The Commonwealth Bank of Australia’s latest Purchasing Manager Index (PMI) showed that the country’s manufacturing sector has improved despite remaining in contraction for the month of June. The initial PMI tallied Australian manufacturing at 49.8, up from 44.0 in May.
According to the CBA report the manufacturing sector neared stabilization in June, with much softer reductions in output, new orders and exports recorded. The rate of decline in employment remained sharp, however, as firms operated below capacity.
CBA Head of Australian Economics, Gareth Aird said: “The June results indicate we are now past the lowest point in economic activity. Overall conditions are still very soft, but there were some encouraging signs about further improvements still to come.”
“The further decline in employment was disappointing, but given the lagging relationship between employment and output it is not surprising. We should see headcount lift from here,” Mr. Aird said.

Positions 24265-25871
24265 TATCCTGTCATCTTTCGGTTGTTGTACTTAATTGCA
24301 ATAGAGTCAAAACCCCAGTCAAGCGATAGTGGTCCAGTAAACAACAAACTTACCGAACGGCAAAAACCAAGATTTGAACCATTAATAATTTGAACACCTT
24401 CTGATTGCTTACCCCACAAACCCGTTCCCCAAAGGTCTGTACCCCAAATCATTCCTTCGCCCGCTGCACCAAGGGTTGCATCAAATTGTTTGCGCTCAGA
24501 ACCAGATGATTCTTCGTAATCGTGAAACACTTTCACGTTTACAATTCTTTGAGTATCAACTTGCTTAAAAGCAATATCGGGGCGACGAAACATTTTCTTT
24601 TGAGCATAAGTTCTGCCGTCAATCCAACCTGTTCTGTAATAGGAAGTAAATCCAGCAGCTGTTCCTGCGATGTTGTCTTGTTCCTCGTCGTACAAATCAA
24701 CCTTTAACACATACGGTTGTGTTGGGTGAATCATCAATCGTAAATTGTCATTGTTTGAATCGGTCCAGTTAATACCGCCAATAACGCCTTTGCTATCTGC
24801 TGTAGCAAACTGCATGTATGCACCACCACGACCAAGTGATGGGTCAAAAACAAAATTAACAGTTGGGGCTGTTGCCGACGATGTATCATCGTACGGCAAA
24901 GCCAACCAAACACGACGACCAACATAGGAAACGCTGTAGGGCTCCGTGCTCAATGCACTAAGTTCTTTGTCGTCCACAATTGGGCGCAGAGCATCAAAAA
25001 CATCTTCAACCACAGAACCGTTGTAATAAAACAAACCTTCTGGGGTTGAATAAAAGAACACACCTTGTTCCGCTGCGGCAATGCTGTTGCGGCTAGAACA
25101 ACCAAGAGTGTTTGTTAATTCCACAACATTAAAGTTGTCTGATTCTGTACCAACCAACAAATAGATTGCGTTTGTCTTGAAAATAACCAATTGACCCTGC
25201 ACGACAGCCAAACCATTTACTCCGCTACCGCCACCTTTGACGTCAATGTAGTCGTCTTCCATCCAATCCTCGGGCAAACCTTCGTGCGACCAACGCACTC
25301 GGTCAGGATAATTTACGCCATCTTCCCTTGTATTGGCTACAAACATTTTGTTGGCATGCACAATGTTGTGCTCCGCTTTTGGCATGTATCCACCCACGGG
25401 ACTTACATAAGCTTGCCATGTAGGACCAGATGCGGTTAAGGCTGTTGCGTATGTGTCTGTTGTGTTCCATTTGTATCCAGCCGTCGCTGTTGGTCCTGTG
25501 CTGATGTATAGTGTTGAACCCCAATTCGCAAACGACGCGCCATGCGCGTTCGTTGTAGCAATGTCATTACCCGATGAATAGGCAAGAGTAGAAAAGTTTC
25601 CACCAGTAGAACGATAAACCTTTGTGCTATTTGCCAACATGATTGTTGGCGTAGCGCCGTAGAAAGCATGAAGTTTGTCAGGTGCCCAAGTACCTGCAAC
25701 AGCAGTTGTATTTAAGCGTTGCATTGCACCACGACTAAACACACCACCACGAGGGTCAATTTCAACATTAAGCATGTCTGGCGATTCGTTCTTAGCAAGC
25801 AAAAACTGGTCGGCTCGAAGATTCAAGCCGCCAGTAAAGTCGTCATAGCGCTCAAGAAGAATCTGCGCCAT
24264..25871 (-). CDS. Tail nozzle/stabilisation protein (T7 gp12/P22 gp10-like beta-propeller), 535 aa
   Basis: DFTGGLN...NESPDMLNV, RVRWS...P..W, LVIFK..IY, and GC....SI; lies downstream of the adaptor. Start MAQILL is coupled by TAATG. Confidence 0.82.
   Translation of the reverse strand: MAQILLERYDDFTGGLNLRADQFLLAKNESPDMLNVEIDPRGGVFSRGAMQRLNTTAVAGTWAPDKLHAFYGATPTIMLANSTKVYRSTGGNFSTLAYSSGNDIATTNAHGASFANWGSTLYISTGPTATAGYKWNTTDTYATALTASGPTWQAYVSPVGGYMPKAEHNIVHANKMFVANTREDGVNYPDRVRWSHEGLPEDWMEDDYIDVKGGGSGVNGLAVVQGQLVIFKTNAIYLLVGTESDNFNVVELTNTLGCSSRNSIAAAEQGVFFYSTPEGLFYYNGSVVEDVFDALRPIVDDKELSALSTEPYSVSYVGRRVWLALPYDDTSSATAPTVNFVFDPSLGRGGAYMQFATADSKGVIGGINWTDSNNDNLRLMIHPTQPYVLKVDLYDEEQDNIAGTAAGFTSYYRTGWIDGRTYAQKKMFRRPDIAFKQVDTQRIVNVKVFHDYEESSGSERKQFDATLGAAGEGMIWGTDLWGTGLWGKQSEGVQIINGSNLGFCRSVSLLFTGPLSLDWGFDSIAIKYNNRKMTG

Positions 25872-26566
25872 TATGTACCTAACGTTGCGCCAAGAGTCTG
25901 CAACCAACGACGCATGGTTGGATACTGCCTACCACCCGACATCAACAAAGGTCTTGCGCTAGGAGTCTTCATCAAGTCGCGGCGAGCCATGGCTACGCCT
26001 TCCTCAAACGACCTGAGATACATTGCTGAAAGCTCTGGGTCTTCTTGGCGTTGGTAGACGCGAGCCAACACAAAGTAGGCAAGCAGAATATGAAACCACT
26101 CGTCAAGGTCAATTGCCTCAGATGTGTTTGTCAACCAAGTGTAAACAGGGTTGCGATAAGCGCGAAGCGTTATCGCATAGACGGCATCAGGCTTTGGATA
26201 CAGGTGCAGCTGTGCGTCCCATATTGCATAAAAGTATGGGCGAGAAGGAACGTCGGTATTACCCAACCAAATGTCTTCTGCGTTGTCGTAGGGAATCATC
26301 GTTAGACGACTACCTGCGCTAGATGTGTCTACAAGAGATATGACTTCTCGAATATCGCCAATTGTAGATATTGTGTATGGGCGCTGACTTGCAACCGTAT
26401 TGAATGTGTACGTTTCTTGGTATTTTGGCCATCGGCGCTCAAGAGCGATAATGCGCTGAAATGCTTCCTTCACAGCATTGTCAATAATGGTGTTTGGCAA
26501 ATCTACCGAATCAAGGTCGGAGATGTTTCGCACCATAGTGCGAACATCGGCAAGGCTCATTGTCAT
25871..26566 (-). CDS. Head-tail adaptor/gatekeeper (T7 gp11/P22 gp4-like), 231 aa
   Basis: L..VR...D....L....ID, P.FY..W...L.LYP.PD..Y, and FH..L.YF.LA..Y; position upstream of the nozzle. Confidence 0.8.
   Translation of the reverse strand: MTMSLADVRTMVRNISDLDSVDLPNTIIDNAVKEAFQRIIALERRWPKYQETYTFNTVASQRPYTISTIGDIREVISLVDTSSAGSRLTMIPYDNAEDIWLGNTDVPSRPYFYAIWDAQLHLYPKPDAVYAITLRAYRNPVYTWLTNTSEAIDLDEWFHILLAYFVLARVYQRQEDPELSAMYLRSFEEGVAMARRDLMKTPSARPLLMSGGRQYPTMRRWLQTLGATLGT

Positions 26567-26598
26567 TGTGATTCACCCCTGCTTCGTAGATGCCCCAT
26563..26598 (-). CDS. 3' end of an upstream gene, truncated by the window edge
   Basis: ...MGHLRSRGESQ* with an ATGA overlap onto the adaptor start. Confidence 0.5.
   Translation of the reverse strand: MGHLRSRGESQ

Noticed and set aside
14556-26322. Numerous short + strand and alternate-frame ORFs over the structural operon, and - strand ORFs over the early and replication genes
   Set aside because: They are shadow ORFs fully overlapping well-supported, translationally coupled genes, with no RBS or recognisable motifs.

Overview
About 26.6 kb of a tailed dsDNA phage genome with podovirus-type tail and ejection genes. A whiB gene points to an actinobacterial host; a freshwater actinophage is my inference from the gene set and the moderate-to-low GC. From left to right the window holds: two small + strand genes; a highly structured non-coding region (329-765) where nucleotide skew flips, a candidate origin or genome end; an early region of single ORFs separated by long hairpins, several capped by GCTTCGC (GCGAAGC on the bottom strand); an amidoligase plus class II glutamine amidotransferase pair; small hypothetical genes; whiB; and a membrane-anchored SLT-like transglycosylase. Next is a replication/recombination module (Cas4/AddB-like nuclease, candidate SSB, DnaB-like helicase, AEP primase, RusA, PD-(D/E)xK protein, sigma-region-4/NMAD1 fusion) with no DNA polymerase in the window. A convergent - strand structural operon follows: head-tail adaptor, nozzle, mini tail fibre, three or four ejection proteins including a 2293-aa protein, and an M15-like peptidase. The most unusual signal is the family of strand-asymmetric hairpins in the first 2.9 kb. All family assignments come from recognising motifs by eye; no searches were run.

PMIs are important for predicting turns in the business cycle, especially for the manufacturing sector where activity tends to be cyclical in nature. The monthly survey, which began in May 2016, covers senior purchasing managers in 400 Australian companies in the manufacturing and services sectors.
According to CBA, manufacturers are surveyed each month on how output, orders, jobs, delivery times and stocks have changed relative to the previous month.
The growth of business activity in June comes with the easing of coronavirus restrictions leading to the resumption of operations in many firms and increase in the number of customers. The services sector showed the most promising results with a rise in activity for the first time in five months.